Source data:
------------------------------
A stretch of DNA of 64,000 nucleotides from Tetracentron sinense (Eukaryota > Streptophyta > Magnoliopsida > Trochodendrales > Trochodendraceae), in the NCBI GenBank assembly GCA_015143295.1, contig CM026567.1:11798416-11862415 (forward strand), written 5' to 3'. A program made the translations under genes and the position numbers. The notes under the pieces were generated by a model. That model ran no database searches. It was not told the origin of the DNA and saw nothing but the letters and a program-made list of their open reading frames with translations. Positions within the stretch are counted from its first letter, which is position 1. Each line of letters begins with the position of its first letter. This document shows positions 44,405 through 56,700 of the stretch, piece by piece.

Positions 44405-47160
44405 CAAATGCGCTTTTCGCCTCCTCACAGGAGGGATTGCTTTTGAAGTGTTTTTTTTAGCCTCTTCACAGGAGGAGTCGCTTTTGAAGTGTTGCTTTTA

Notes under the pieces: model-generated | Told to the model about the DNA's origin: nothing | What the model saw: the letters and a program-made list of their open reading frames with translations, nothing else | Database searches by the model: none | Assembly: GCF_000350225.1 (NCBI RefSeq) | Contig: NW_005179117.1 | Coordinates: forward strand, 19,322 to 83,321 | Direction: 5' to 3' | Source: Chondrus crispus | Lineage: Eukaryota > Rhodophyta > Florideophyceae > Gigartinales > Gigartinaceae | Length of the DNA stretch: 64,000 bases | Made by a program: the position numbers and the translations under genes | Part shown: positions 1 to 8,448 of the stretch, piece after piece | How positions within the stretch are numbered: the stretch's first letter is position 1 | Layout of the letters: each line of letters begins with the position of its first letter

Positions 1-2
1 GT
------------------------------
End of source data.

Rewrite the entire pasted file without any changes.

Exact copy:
A stretch of DNA of 64,000 nucleotides from Tetracentron sinense (Eukaryota > Streptophyta > Magnoliopsida > Trochodendrales > Trochodendraceae), in the NCBI GenBank assembly GCA_015143295.1, contig CM026567.1:11798416-11862415 (forward strand), written 5' to 3'. A program made the translations under genes and the position numbers. The notes under the pieces were generated by a model. That model ran no database searches. It was not told the origin of the DNA and saw nothing but the letters and a program-made list of their open reading frames with translations. Positions within the stretch are counted from its first letter, which is position 1. Each line of letters begins with the position of its first letter. This document shows positions 44,405 through 56,700 of the stretch, piece by piece.

Positions 44405-47160
44405 CAAATGCGCTTTTCGCCTCCTCACAGGAGGGATTGCTTTTGAAGTGTTTTTTTTAGCCTCTTCACAGGAGGAGTCGCTTTTGAAGTGTTGCTTTTA

Notes under the pieces: model-generated | Told to the model about the DNA's origin: nothing | What the model saw: the letters and a program-made list of their open reading frames with translations, nothing else | Database searches by the model: none | Assembly: GCF_000350225.1 (NCBI RefSeq) | Contig: NW_005179117.1 | Coordinates: forward strand, 19,322 to 83,321 | Direction: 5' to 3' | Source: Chondrus crispus | Lineage: Eukaryota > Rhodophyta > Florideophyceae > Gigartinales > Gigartinaceae | Length of the DNA stretch: 64,000 bases | Made by a program: the position numbers and the translations under genes | Part shown: positions 1 to 8,448 of the stretch, piece after piece | How positions within the stretch are numbered: the stretch's first letter is position 1 | Layout of the letters: each line of letters begins with the position of its first letter

Positions 1-2
1 GT